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 Thank you for the comment. I understand your point. I was trying to see what happens in a case when key is the same as the message (unintentional). For example, if I have something like this: key = Random(); message = Random(); cipherText = aes_encrypt(key, message). assume that both key and message are from the same space (size 2 ^ 128). The probability of key = message is very low, but wanted to understand if such a case happens, will the system be considered insecure. – madhukar2k2 Feb 15 at 7:54 There are no known different attacks against AES when the key and message are the same. – ponsfonze Feb 15 at 8:36 Practically speaking it's so unlikely that it cannot be called "insecure". Theoritically speaking, if you take a look at the insides of aes you'll see that the first operation is xoring the plaintext with the key, effectively cancelling the state whatever the key. From then on the only difference between $AES_K(K)$ and $AES_{K'}(K')$ will come from the difference in the key scheduling of both keys. Hope it helps – Alexandre Yamajako Feb 15 at 8:36 @madhukar2k2: No, that would not make the system insecure. If you pick a random 128-bit number, you might pick zero, and an attacker might start searching at zero. But if you exclude zero as "insecure", then an attacker doesn't have to start at zero and the problem repeats for one. You only want to exclude unsafe choices if they have a high enough probability that the benefit from excluding them exceeds the cost. Reducing the search space by excluding a matching key has a cost (reducing an attacker's search space) greater than the benefit (eliminating one unsafe random key). – David Schwartz Feb 15 at 10:06 All: Thank you for your comments. – madhukar2k2 Feb 15 at 16:35

If the encryption scheme is AES, then I would guess (as mentioned in the comments), that this would probably not be a big concern.

HOWEVER, in general, a secure encryption scheme (and here I define secure particularly to mean IND-CPA-secure), can still fail miserably when encrypting its own keys. To see this, assume $\mathcal{E}$ is an IND-CPA secure scheme. Then I can create another IND-CPA secure scheme, $\mathcal{E}'$, which is very insecure when given the secret key to encrypt. In particular, we define $\mathcal{E'}$ as: $$\mathcal{E}'_k(m) = \begin{cases} \mathcal{E}_k(m), & \text{ when } m \neq k \\ k, & \text{ when } m = k \end{cases}$$
Intuitively we understand that this must be IND-CPA secure, since the probability that the attacker will choose $m = k$ (in the IND-CPA game) is negligible. But, when given the secret key as the message, this encryption scheme is not exactly good. This is of course an artificial scheme, but it shows nevertheless that strange things can happen when you encrypt the secret key, in general.

This question is very much related to the notion of circular security, which you can read more about in this post, on the excellent blog of Matthew Green (where admittedly, I took the above idea from).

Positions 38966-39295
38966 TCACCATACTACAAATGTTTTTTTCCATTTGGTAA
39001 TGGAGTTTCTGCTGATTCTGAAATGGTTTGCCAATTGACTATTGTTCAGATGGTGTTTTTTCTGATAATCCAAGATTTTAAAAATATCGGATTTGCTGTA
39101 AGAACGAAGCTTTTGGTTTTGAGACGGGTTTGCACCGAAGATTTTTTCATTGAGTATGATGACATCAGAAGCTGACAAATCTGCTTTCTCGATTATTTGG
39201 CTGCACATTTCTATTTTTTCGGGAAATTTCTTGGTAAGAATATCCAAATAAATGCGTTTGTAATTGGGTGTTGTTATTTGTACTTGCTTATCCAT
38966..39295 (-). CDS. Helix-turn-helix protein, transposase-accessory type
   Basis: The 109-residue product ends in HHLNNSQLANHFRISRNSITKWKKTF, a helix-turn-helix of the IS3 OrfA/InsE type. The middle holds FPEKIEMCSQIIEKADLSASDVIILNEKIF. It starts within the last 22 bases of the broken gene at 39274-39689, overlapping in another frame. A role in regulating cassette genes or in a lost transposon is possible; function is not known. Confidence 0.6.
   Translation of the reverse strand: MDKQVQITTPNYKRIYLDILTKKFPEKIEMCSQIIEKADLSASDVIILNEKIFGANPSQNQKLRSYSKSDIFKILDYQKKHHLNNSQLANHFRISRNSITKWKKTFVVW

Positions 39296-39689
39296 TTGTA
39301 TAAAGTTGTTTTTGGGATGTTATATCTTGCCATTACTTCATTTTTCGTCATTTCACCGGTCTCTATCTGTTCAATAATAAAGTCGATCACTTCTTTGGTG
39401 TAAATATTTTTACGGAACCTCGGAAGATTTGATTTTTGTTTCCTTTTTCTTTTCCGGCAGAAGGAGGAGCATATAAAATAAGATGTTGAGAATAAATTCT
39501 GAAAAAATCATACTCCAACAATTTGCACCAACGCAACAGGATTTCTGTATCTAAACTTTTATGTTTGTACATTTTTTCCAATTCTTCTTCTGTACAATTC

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 Thank you @hakoja. Will definitely read more on circular sercurity. – madhukar2k2 Feb 15 at 16:36

For many things in cryptography, you must be careful to note the difference between "not known to be secure" and "insecure." If you use (an ideal representation of) AES to encrypt its own key, it is the case that its "not known to be secure" rather than it is "insecure." Thus, you can stare at the details of AES all day long and never see the problem.

What you need to stare at instead are the details of why we think that AES is secure; or more specifically, why we think AES with certain modes of operation (e.g., CBC or CTR) has one of the most basic definitions of security: something called semantic security.

The definition of semantic security involves a game where an adversary chooses messages to be encrypted by a blackbox with an embedded secret key, gets back ciphertexts, and has to guess some information about which ciphertexts correspond to which submitted messages. The reason the proof of semantic security does not "go through" when the the adversary chooses to encrypt the secret key is because the adversary doesn't know the secret key (or rather, if the adversary did know it, she could win always win the game). In other words, the hardness of the game is directly tied to the hardness of guessing the secret key (in addition to some assumptions about the block cipher).

This is more a peculiarity of provable security than a practical concern. It is possible to construct a pathological cryptosystem that is provably semantically secure but trivially insecure when you encrypt your own key. This fine but there are also pathological constructions of ideal block ciphers and hashes that become trivially insecure when implemented with a real function like AES or SHA2. These constructions, and the more general theoretic point, are routinely written off by cryptographers designing practical algorithms (my point isn't that these cryptographers are right to do that; only that they are prevalent --- don't kill the messenger).

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 Thank you @PulpSpy – madhukar2k2 Feb 15 at 16:37